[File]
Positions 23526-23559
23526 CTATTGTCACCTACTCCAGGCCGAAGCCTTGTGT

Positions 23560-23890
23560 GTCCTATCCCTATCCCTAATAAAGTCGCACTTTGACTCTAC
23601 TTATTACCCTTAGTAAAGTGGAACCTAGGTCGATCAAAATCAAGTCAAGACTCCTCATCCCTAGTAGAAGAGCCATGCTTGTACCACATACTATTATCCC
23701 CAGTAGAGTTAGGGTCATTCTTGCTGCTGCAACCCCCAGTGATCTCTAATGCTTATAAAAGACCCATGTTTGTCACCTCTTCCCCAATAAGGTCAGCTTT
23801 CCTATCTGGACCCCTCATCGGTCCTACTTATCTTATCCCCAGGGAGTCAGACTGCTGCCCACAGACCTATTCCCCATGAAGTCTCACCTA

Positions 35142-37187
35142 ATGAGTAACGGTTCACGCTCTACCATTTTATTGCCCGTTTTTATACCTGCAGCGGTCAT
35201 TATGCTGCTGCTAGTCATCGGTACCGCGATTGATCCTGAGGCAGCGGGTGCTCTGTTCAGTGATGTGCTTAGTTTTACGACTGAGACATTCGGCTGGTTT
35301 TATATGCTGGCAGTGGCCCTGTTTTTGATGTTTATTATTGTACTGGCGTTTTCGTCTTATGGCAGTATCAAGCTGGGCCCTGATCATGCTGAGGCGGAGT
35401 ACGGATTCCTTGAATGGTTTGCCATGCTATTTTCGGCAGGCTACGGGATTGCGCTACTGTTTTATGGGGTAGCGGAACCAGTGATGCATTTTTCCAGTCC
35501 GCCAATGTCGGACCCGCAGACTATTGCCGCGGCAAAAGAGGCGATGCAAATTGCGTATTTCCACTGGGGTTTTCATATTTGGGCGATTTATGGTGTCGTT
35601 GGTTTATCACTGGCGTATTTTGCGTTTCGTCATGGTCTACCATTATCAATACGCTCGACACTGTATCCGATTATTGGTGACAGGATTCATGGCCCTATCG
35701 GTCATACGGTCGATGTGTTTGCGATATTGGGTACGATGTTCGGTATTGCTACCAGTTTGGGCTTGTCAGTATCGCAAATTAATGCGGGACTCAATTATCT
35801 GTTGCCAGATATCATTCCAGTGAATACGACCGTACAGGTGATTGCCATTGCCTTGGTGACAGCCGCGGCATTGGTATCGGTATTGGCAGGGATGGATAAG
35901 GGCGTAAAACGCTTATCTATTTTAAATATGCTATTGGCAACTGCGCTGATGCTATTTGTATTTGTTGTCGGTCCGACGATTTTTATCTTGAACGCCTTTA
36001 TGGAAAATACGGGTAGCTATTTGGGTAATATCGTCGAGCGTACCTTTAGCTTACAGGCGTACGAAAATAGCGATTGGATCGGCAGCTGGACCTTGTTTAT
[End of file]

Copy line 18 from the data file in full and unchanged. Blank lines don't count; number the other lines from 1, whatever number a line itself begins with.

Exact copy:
36001 TGGAAAATACGGGTAGCTATTTGGGTAATATCGTCGAGCGTACCTTTAGCTTACAGGCGTACGAAAATAGCGATTGGATCGGCAGCTGGACCTTGTTTAT